Thursday, November 05, 2009

Mental Health Will Drive You Mad

The latest news concerning Lindsay Lohan—that her father is using voice mails she left for him as proof that he needs to forcibly commit her—is evidence of many things, not the least of which is that for the mass audience that consumes this sort of drivel, mental health issues are nothing more than entertainment fodder, something to be vaguely amused by as they peruse their daily doses of Twitter, Facebook and whatever other passing fancies that are nothing more than a momentary distraction in their humdrum lives.

Well in my family and thousands of others like it, mental health is no joke. Depression, bipolar disorder, anxiety attacks, breakdowns, drug abuse—these are daily facts of life for us. It deeply disturbs me that in this age in which we are supposedly enlightened about so many things, mental health is not treated as a serious public health issue but as some sort of joke, a self-indulgent behavior pattern that will “go away” if those who are afflicted by it would just make an effort to “get over it.” While we have made some progress with public perception—we no longer sweep such things under the proverbial rug—I find it deeply troubling that the mass media (and the great unwashed masses who consume it) continue to treat mental health concerns of public figures with such casual cynicism.

Someone near and dear to me is going through a terrible time right now and it has been a horrible strain on everyone in the family, not the least of which are her two young boys who don’t really understand what’s going on except that their mommy who adores them is a shadow of her former self, sad and lethargic and hopeless. She is in serious trouble, in danger of doing great damage not just to herself but to those who care about her. Like poor troubled Lindsay, she struggles each day with a myriad of issues that sometimes get the best of her. She is fortunate that, unlike Lohan, she has a support system in place that continues to look out for her, but like Lindsay, she still feels sometimes as if there is no one who really understands what she’s going through, no one she can completely trust.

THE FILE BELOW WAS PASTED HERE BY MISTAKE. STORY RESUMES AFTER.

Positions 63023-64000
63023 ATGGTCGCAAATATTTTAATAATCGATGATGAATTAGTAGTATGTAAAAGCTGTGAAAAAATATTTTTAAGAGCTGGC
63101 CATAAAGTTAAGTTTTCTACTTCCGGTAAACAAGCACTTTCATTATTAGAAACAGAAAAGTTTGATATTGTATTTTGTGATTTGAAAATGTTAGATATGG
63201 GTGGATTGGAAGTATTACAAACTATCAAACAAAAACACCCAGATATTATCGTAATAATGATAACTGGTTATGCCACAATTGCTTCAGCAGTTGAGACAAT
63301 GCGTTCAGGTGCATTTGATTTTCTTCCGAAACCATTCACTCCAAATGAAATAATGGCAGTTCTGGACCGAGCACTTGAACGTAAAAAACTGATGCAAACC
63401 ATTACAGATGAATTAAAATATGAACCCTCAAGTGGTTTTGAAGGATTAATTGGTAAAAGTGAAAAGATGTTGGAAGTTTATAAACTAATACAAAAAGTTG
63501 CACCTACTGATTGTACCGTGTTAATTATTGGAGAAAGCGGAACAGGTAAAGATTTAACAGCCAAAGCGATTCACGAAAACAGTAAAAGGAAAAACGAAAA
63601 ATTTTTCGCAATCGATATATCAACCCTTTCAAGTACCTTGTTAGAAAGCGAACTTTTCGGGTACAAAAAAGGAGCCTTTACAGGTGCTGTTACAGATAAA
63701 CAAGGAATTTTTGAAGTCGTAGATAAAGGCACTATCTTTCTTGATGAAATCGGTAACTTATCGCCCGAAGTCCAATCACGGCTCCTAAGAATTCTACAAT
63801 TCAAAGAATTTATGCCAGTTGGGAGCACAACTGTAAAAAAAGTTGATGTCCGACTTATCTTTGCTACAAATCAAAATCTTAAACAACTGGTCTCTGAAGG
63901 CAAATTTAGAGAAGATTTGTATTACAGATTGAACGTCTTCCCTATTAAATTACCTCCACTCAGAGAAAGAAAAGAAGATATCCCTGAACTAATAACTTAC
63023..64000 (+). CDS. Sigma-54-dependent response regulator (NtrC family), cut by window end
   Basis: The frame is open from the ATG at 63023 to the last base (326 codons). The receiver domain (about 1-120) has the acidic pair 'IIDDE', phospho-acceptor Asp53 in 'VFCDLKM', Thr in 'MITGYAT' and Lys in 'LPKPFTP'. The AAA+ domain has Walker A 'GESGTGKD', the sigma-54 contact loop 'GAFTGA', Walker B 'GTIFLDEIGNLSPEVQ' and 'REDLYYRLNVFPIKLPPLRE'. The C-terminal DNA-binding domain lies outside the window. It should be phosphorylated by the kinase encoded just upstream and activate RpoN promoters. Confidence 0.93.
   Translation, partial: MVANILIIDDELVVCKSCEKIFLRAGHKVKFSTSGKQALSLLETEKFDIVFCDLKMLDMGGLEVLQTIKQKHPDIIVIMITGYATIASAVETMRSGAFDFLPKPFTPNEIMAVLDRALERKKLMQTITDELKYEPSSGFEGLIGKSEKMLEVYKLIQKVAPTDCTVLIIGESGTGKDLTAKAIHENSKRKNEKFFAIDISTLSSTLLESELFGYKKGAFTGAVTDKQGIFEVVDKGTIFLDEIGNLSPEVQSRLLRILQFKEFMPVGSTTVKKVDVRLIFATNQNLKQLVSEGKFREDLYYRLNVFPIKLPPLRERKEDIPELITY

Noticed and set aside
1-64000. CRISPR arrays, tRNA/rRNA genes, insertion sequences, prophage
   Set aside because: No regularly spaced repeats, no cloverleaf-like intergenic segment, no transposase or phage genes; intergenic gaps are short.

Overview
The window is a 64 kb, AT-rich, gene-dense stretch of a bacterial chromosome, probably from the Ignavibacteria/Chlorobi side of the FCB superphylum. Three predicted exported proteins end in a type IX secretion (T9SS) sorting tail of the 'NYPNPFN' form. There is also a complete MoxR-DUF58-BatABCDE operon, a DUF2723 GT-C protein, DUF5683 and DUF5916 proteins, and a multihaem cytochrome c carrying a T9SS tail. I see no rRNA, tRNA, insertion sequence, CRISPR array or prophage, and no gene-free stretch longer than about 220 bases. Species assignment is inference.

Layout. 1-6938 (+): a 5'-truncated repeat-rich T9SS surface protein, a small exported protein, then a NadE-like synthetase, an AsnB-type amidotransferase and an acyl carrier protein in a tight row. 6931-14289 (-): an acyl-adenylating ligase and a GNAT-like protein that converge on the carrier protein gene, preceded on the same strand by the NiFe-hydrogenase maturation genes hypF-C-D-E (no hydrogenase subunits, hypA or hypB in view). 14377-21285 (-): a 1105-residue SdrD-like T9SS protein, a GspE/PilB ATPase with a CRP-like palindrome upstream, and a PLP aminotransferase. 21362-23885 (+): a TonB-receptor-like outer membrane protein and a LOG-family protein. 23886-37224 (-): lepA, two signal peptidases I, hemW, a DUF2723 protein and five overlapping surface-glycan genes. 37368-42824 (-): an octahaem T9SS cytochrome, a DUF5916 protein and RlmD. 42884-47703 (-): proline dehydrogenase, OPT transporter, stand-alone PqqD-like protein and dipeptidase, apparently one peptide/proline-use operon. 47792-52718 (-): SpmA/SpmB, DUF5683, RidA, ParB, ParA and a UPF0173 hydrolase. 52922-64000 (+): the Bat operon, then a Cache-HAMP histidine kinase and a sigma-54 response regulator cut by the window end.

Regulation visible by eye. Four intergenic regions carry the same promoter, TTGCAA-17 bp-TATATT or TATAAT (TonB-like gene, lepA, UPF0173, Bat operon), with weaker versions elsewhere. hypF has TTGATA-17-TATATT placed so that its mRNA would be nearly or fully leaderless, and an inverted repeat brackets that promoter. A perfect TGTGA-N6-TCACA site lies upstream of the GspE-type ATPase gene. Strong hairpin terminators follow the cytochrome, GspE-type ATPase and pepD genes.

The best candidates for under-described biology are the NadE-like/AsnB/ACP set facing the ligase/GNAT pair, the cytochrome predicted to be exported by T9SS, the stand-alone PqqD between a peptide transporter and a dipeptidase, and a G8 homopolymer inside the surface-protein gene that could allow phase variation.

Having suffered from crippling depression myself, I understand the frustration of trying to convey what it is I’m experiencing to someone who has never had mental health issues. When I describe the medication and treatment program that I have undergone, for example, the response is often skepticism instead of empathy. They don’t understand why the drugs are necessary, a fundamental aspect of the course of treatment, instead seeing them as a sign of weakness, as some sort of crutch we choose to lean on instead of just dealing with the disease. To those who haven’t experienced it, depression is not a disease at all, is no more than a bad mood that will soon pass. How many times have you heard someone who is perfectly ok say something like “I’m so depressed” and then go on to cheerily describe the latest travails with their current job, boyfriend, etc.? That, my friends, is not depression at all, and it’s about time we started delineating the difference.

It’s time for people to wake up and realize that depression is real, bipolar disorder, anxiety, breakdowns—these things are not some trumped up behavior indulged in by rock stars and actors to get their names in the headlines. Counseling, drug therapy, hospitalization—these are not extreme measures or a sign of laziness, but fundamental aspects of a treatment regiment designed to help the mental health patient get better. Lindsay Lohan is in a lot of trouble right now, and instead of mocking her, we should be hoping and praying that there is someone out there who can help her before it’s too late. Because, you see, I’ve seen that look that she has on her face, and I am all too familiar with what might come next.


  1. Well said and a very true and honest portrayal of a serious issue that is treated far too poorly in this country.